HTML deployment of quizzes means the ability to deploy a Qedoc learning module as a sequences of web pages.
This article is here because we get asked questions about "HTML deployment" or "HTML conversion" of Qedoc. In fact there are a variety of much better ways to integrate Qedoc into a web environment than mere HTML-conversion.
Putting Qedoc modules into web pages and web applications
There are a large number of ways to integrate Qedoc modules into web pages and web applications. These are generally better than and/or easier than HTML conversion.
- Web launching of quizzes, which involves the insertion of "launch me" buttons onto your web pages. Every module in the Qedoc repository has such a "launch me" button and you can drop the code into your own website. This is the most popular (and by far the easiest) way to put Qedoc onto your website. The technical details are discussed under JNLP deployment but ordinary users just need to drop in the code.
- Moodle integration
- In version 1.4.4, support for Moodle XML format was added for both importing and exporting quizzes. This has the advantage of linking Qedoc into the world's leading open source virtual learning environment (Moodle), where learners can take their quizzes in a purely browser-based online environment. The downside is that Moodle's user interface isn't yet as interactive as that of the Qedoc Quiz Player and doesn't offer as many question types.
- As of version 2.7.0, the Qedoc Quiz Player can be integrated directly into Moodle and interact with Moodle. For example, if the Qedoc Player is launched from Moodle, the Qedoc Player receives a temporary pointer to a record of the user's identity and can submit results back into Moodle for that user. This places the entire ability of the Qedoc software at Moodle's disposal - e.g. all 100+ question types can be used from within Moodle, rather than the half dozen or so supported by Moodle's "quiz module".
- SCORM packaging
- LMS/VLE integration, allowing developers of learning management systems and virtual learning environments to adapt their products to allow Qedoc integration.
Other web-linked services available with Qedoc
The Qedoc Quiz Player comes in both a desktop version and a web-based version. The desktop version also links up to web services, and these web services may be what you are really interested in. The most important web services attached to the Quiz Player are these:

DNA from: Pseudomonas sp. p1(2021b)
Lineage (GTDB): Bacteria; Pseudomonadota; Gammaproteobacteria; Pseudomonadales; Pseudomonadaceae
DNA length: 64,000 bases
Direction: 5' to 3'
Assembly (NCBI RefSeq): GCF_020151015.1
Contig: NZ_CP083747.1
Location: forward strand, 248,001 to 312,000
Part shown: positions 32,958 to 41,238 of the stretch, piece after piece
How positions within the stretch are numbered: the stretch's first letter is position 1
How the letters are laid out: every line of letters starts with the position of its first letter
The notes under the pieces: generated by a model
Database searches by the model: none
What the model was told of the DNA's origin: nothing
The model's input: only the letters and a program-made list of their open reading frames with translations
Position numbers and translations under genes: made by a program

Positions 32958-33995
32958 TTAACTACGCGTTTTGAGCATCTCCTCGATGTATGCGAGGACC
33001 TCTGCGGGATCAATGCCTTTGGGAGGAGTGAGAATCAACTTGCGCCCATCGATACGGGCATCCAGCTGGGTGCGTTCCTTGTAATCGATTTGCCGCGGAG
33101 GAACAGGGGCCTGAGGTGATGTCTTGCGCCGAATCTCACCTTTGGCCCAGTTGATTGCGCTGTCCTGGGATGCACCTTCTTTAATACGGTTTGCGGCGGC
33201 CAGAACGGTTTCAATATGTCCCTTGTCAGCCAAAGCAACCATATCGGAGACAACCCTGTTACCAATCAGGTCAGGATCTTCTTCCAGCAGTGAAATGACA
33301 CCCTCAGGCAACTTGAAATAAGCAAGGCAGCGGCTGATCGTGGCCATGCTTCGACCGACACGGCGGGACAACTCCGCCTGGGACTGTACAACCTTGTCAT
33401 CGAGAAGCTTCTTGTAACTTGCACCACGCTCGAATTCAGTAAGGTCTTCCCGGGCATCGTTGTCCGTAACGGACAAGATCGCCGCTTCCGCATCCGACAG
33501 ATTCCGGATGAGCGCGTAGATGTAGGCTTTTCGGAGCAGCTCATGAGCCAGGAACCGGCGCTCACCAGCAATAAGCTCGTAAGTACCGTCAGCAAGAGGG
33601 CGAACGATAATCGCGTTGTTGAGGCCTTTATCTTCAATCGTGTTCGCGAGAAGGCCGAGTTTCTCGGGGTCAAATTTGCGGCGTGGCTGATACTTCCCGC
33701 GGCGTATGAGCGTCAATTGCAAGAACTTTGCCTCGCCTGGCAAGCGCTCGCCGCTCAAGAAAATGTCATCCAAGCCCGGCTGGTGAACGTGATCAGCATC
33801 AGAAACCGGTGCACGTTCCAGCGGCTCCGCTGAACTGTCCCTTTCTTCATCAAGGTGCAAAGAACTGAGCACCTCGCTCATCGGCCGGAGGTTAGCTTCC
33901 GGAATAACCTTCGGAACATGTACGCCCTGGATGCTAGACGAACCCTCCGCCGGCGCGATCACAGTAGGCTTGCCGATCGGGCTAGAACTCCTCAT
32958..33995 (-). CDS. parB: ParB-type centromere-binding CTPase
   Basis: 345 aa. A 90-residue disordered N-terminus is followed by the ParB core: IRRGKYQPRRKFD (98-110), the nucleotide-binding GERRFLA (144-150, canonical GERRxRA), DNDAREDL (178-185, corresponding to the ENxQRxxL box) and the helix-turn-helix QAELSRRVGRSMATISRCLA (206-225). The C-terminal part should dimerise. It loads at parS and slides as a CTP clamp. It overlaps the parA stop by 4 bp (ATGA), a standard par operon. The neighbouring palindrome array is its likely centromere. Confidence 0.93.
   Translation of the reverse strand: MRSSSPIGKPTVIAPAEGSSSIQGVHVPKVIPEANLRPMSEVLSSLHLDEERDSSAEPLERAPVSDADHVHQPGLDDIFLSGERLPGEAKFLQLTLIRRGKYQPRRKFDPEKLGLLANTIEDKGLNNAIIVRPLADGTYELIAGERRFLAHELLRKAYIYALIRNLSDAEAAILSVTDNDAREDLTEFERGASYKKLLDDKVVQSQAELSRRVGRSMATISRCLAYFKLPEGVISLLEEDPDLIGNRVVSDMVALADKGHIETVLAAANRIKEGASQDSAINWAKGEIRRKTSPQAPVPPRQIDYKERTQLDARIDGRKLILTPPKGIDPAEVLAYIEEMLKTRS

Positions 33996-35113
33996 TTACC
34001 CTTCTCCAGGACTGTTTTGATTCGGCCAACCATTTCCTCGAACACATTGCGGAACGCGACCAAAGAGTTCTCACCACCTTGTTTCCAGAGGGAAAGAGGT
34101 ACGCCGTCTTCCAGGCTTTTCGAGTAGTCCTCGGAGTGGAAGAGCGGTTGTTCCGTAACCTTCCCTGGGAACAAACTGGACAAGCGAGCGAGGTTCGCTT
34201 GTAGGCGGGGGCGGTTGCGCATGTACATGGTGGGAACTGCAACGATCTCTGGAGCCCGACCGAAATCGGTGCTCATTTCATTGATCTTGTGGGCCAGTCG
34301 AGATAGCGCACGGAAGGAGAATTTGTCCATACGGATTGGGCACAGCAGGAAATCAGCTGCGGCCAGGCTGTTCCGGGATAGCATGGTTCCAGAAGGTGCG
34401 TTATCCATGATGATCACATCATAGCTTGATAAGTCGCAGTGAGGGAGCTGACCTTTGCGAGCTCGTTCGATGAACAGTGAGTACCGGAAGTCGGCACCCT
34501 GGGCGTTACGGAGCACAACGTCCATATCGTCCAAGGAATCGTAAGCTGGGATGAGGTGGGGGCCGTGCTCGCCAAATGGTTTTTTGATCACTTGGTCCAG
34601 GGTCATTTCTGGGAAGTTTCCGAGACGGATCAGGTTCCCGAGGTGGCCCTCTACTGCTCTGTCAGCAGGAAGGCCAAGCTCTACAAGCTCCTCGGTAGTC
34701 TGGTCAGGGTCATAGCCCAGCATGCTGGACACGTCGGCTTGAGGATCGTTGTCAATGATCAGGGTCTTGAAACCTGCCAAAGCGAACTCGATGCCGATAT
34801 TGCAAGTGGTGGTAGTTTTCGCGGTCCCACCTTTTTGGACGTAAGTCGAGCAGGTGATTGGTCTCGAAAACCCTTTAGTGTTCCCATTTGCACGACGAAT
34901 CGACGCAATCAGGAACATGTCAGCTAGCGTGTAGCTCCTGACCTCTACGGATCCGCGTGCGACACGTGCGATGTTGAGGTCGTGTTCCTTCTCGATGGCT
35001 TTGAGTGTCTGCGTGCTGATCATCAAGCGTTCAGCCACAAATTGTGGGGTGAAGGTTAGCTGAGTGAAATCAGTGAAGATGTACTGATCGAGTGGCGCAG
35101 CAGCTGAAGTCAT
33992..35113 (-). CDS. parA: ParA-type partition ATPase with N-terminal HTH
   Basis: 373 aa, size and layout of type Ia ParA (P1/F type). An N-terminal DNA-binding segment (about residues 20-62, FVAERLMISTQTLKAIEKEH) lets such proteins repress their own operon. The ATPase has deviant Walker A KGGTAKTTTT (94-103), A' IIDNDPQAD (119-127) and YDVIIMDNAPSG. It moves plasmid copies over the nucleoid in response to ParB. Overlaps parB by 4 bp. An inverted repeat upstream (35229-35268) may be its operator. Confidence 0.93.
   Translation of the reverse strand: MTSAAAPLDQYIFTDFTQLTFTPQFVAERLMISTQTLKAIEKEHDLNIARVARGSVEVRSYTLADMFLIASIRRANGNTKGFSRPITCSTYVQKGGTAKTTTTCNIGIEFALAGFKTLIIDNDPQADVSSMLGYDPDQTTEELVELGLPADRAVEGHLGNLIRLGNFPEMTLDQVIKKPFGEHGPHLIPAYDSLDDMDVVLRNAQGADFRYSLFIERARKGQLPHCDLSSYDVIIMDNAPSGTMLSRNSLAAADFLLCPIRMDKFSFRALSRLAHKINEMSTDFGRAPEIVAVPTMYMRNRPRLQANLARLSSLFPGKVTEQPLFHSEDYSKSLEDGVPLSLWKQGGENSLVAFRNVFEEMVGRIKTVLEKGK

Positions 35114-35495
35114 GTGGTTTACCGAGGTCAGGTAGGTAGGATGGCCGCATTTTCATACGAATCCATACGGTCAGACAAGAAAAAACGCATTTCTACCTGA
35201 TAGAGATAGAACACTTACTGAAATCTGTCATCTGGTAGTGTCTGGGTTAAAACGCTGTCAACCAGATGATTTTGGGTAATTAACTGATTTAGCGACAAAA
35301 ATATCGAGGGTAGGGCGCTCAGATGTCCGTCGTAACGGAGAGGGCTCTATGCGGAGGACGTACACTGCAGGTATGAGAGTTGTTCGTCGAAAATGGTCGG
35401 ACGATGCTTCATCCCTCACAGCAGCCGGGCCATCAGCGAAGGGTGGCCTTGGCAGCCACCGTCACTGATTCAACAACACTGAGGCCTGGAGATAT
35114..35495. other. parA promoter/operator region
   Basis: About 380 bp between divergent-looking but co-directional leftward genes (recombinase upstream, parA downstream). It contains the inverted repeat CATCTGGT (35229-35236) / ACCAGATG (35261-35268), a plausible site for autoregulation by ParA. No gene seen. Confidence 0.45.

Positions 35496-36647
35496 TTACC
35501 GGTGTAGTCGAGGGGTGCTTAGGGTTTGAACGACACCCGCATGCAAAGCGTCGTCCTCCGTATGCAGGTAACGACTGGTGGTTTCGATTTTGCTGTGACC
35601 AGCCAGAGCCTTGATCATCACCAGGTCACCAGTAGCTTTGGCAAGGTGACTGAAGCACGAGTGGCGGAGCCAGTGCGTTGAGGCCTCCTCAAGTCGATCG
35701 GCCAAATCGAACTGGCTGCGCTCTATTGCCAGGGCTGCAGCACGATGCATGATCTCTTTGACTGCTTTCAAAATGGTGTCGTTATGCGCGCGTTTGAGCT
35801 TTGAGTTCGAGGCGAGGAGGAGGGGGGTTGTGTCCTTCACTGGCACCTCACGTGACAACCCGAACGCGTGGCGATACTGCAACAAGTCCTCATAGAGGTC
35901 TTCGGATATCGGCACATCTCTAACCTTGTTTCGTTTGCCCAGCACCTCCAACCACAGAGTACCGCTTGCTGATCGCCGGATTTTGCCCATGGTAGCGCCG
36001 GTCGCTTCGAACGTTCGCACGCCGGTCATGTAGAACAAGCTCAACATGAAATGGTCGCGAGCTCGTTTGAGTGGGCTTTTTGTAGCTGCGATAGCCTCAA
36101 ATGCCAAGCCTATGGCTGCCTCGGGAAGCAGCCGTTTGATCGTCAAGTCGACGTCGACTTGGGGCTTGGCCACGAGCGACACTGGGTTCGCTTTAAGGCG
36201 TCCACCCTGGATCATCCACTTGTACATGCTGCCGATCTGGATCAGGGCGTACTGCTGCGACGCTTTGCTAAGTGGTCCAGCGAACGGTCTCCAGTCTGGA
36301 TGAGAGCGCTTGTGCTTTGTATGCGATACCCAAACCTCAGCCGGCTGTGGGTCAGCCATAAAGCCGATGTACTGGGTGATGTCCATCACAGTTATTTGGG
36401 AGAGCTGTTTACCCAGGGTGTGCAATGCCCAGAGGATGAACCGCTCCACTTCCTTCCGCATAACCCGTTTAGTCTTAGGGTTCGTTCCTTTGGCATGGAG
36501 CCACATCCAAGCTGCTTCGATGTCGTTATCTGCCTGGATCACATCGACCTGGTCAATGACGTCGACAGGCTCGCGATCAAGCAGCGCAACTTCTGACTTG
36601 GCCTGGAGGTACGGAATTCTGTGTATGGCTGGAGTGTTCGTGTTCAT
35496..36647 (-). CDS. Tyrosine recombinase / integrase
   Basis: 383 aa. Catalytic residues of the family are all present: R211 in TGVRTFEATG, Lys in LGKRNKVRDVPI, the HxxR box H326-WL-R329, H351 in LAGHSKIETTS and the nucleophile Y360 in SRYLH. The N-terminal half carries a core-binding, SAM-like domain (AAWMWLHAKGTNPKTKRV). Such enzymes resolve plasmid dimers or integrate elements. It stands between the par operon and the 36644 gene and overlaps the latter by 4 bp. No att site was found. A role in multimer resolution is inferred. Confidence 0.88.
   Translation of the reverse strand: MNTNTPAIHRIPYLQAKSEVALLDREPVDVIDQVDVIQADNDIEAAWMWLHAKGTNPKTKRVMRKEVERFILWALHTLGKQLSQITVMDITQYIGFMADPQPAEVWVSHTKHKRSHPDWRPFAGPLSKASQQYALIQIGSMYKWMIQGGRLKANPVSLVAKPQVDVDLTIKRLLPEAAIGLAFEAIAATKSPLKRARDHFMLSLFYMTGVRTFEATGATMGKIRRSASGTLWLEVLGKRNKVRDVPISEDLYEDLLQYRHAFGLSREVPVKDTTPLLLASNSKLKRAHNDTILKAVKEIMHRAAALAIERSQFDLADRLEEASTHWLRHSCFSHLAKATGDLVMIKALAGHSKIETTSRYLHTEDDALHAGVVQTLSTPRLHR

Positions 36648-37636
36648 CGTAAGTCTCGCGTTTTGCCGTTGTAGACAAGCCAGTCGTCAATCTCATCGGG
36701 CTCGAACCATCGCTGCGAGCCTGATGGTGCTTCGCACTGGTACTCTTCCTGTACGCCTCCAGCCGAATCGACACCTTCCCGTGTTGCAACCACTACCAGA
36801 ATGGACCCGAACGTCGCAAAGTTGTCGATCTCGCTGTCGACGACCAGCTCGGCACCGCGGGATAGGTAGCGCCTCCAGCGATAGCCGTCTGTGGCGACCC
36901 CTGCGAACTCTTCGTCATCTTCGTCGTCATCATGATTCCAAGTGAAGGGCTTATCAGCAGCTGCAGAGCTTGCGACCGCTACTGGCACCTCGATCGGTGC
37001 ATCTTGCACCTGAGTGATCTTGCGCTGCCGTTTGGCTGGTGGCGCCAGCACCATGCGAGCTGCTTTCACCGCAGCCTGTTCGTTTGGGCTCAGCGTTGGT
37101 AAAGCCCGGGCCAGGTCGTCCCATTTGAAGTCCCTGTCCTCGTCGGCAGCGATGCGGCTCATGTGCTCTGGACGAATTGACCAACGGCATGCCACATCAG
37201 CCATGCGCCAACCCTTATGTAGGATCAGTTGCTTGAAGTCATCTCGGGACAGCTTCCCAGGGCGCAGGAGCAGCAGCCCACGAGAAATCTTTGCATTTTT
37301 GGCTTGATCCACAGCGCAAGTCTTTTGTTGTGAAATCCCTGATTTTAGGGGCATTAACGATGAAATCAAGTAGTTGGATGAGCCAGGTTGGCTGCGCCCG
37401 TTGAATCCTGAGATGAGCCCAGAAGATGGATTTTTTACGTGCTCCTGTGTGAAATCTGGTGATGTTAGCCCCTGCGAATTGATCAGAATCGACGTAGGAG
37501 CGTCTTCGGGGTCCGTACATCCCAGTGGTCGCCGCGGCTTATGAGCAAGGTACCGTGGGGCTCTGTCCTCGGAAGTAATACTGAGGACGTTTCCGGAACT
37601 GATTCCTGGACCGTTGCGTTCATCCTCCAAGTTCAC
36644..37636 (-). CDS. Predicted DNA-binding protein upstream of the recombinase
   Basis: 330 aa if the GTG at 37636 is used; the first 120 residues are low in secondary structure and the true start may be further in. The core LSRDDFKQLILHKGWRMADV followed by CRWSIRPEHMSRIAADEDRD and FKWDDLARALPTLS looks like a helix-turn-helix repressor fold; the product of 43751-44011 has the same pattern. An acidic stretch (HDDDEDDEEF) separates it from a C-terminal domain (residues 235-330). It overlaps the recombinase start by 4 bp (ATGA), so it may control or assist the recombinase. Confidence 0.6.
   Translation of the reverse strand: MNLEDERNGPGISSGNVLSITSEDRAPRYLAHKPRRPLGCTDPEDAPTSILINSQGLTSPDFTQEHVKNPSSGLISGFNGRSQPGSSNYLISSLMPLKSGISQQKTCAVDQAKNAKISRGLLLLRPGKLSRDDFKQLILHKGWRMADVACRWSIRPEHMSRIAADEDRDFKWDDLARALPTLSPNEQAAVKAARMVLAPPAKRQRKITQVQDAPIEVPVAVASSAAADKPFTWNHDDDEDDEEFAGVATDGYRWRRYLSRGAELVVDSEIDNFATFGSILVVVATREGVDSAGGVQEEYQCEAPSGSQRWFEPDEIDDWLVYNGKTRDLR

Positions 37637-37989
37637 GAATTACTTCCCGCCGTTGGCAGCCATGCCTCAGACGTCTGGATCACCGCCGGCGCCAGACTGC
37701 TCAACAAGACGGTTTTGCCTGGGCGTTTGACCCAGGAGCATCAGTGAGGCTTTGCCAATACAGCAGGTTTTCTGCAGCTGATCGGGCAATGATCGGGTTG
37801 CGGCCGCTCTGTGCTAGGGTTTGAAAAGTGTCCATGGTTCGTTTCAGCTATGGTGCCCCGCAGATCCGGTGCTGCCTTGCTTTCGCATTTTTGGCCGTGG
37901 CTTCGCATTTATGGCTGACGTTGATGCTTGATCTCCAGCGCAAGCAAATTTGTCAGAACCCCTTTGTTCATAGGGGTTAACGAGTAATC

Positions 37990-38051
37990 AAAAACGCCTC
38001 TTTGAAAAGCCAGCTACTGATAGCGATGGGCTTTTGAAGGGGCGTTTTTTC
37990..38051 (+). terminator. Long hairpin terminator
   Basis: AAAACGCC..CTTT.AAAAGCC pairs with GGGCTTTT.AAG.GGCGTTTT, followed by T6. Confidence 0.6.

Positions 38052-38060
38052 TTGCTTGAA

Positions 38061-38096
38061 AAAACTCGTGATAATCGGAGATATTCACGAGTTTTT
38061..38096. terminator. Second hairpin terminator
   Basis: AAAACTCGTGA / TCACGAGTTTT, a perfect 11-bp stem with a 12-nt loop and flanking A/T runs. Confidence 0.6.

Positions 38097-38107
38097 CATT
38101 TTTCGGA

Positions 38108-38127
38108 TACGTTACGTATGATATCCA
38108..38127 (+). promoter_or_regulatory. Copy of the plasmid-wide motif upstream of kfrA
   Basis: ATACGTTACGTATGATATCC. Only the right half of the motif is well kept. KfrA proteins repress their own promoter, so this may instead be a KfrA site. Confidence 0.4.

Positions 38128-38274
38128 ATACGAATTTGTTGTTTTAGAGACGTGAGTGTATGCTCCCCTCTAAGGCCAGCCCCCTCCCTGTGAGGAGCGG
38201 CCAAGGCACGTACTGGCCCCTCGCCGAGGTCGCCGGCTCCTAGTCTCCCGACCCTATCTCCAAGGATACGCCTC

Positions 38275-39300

- Email submission of results: there is currently an experimental feature whereby student results are emailed back to the teacher.
- Halls of fame: students results from classes can be uploaded and shared in a hall-of-fame (or ladder) feature. The hall-of-fame feature is managed entirely from within the Quiz Player interface. Students need only click a single button, and their results are uploaded, shared and displayed alongside those of their classmates.
Limitations on HTML deployment
This section is for technically curious people who want some answers about HTML deployment.
A large part of the idea behind the Qedoc quiz software is to go beyond what conventional web-based testing and training can achieve. This principle means that by definition, a complete conversion of Qedoc learning modules into HTML format is impossible. Qedoc goes where HTML cannot. It is supposed to do this. It is designed to do this.
There are two main weaknesses of HTML deployment:
- Lack of pedagogical depth.
- Security. Web browsers were never designed to be secure testing environments. Features such as the back-button, right-click page code viewing and browser cache are the first things students will try in order to cheat. Cheating itself is rampant in electronic environments - a student may be reluctant to cheat their teacher, but cheating a computer is often not considered so unethical. Even if the back-button, context menu and cache problems can be defeated, browsers remain an inherently insecure environment for test taking with plenty of subtler weaknesses.
Nevertheless it is possible to produce HTML quizzes from Qedoc learning modules (e.g. by converting to Moodle XML format). "Produce from" falls short of complete conversion. The idea is not to convert, but to do something useful for learners and educators who prefer these kind of simplified environments for their learning.